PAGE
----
*Disclaimer: This post contains references to depression, bullying, sexual abuse and suicide.
If you have Netflix you’ve probably seen the series 13 Reasons Why trending or you might have even watched it. Due to the sensitive content of the program which follows Clay Jensen as he discovers why teenage Hannah Baker committed suicide, there’s growing controversy whether the program will actually encourage more suicides in young people from watching it rather than educating and discouraging suicide.
I am the Editor of the Student Minds Blog, which is the largest mental health charity for students in the U.K. I have suffered from depression, anxiety and experienced some aspects Hannah goes through in the program. Being quite open about mental health has been a challenge for me over the years, primarily as there is a lot stigma around it. With my role as Editor of the blog I want to encourage people to share their personal experiences and to know that they’re not alone. With one in four people experiencing a mental health problem throughout their life, why isn’t it discussed more? And surely if it was, more people will seek help for what they are experiencing.
Hannah experiences rumours, sexual abuse and social isolation in the 13 part series. Some of the scenes I felt were truly heartbreaking and yes, I did cry. During my time in school I experienced falsified rumours which at the time were upsetting, but don’t effect me now and if they happened today I think I’d be stronger as an individual to shrug them off. However, as a teenager we are often uncertain of ourselves and I was a shy individual. Whilst at University I had female bullying from catty individuals I lived with and had suffered from social exclusion, behaviours which I honestly thought would have died out as I’ve gotten older.
Even in the last few years a boy who I’d never really spoken to at school undermined my engagement announcement on Facebook with a mock version to him. I had left school three years before this incident, showing that the bullying mentality towards those who we know in the background is still very much alive after school. The incident made my engagement announcement stressful and people thought the real one was a joke as the second fake one came out. Things which might seem funny and petty to some, might have a profound effect on the victim. After all you don’t know what’s going on someone’s life at any given point. A silly joke or rumour could effect the person’s mental wellbeing.
Over the years I’ve had issues on Facebook finding the false friend ideal, creates more and more insecurity in myself and what I post. Last year I must have had around 400 friends, one night I culled it to around 100 which was freeing. I removed people I wouldn’t say hello to in the street as I’ve heard it time and time again that people use Facebook to “stalk” others.
13 Reasons Why is upsetting at points and does not take the situation lightly which I honestly find today’s society does with young suicide. Throughout my time at university I have heard the hushed whispers of the suicides of students who were “quiet” and “kind” but their stories only make a whisper. There is no memorial, not even a single glimmer of grief from the university community. However, I strongly believe we must grieve together. As I write this I hold back my tears of sadness and frustration. Suicide is not just the end of life there was a root, to which society ignores. They ignore the illness as well as the person, concentrating more about covering up the incident.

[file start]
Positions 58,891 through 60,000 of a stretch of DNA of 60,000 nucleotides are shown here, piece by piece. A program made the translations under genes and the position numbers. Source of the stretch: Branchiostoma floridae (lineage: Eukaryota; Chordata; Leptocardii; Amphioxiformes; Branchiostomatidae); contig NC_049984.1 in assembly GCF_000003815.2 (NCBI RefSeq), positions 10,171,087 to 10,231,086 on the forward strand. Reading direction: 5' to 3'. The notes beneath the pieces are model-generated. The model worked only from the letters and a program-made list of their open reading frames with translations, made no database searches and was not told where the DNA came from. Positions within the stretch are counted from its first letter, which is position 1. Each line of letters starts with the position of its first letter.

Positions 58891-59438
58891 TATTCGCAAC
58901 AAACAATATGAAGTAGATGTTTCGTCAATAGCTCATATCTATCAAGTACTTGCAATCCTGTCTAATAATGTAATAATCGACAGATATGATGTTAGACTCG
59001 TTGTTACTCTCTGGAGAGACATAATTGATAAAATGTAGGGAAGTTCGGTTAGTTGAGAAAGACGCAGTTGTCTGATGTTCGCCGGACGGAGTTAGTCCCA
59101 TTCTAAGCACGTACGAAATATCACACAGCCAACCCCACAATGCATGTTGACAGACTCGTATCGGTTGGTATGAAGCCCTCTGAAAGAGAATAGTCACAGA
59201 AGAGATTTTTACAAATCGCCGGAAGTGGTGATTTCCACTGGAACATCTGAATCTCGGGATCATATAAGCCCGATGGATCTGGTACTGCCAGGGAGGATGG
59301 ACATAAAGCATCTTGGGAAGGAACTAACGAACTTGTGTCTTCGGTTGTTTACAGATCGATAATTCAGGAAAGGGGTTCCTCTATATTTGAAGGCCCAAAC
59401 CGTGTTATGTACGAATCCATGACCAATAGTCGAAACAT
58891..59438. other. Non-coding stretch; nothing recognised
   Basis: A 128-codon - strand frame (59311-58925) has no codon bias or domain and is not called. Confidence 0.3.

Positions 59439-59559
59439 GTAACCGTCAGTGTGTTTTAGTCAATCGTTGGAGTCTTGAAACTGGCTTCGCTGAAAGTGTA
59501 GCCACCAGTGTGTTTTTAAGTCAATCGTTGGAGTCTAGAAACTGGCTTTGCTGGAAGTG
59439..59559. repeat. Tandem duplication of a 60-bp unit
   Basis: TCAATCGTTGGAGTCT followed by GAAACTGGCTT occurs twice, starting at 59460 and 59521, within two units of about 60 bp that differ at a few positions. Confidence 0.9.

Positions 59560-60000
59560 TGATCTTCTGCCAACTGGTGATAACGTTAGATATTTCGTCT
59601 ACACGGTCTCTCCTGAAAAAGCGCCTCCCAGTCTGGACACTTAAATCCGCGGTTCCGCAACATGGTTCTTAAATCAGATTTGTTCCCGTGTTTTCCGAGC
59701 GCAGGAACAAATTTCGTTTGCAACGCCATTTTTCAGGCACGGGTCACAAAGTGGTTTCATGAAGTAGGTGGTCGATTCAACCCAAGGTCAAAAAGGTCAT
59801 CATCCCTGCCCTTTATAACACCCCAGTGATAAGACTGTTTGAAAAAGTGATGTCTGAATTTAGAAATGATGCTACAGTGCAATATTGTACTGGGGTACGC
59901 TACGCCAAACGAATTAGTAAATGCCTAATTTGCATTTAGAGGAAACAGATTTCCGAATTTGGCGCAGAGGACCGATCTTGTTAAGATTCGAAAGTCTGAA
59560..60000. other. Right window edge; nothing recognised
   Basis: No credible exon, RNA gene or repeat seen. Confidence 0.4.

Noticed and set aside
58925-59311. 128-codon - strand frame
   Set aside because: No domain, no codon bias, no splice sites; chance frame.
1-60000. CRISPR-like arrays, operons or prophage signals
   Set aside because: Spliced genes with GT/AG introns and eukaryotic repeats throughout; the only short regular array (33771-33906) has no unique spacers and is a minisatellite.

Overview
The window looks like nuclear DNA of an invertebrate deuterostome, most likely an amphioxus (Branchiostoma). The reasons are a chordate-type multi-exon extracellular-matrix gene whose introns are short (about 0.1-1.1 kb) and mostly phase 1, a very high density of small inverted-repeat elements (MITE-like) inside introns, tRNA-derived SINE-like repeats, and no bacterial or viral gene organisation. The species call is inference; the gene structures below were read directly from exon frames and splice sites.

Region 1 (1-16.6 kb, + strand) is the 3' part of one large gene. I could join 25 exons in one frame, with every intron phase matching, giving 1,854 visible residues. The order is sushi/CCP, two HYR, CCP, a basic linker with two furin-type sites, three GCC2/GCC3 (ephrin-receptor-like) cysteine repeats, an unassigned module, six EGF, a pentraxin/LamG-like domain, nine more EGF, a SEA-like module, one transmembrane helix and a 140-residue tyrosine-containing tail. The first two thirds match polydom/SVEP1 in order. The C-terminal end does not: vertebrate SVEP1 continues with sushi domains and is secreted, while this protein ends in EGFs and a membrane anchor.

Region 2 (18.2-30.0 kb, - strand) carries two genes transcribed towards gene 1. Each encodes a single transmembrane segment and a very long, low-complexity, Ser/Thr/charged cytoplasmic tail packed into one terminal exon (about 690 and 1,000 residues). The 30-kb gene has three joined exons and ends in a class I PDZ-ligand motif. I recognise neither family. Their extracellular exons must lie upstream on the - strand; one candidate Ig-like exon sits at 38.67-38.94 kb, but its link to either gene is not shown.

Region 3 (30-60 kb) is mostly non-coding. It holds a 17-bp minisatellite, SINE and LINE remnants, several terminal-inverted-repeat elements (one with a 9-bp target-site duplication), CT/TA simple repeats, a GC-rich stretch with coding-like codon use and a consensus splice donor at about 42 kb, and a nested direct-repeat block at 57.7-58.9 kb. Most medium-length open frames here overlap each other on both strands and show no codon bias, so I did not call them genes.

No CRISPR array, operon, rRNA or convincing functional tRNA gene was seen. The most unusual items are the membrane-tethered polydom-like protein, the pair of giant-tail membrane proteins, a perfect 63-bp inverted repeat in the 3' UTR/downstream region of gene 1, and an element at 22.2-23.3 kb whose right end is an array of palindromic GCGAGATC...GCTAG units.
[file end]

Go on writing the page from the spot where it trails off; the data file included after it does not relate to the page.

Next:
My university led me believe they had set up 24/7 helpline for mental health, I googled it to be sure as I always do with each post and I found out I was told wrong. This made me angry as there is even less the university is doing to help those in crisis or who just need help. A few years ago, as a student with poor mental health, I reached out to my university who gave answers similar to what Hannah received, to just sort of get on with life. I went to the NHS who were worse than the university. You see being a student is like being in limbo, you’re not part of the community of the city you’re floating between home and an unstable university environment. My grades slipped, I withdrew from all aspects of “normal” university life and no one reached out. Luckily I had a very supportive boyfriend who helped me, although not everyone has someone close to them.
I think 13 Reasons Why should continue to be on Netflix, behaviours which individuals do towards Hannah might flag up in people’s minds and make them think twice about their actions towards others. No one is perfect and we all have done things that hurt others without intending to, I know I have and it pushes me to be better person. The program also highlights warning signs which are associated with those who are suicidal, even if the program helps one life it has been worthwhile. Just the conversation of mental wellbeing the program has generated will allow those to talk about it more openly. I wish when I experienced my poor mental health that there was more awareness, perhaps I wouldn’t have suffered poor grades and waited over a year to be seen by the NHS for therapy.
If you feel at all alone or are experiencing a hard time, please tell someone. It could be a friend, a family member or even a professional. It will get better.
If you are UK university student or graduate and would like to share your personal story with mental health on the Student Minds Blog, send a line to firstname.lastname@example.org letting the team know you are interested and we’ll send you over the guidelines.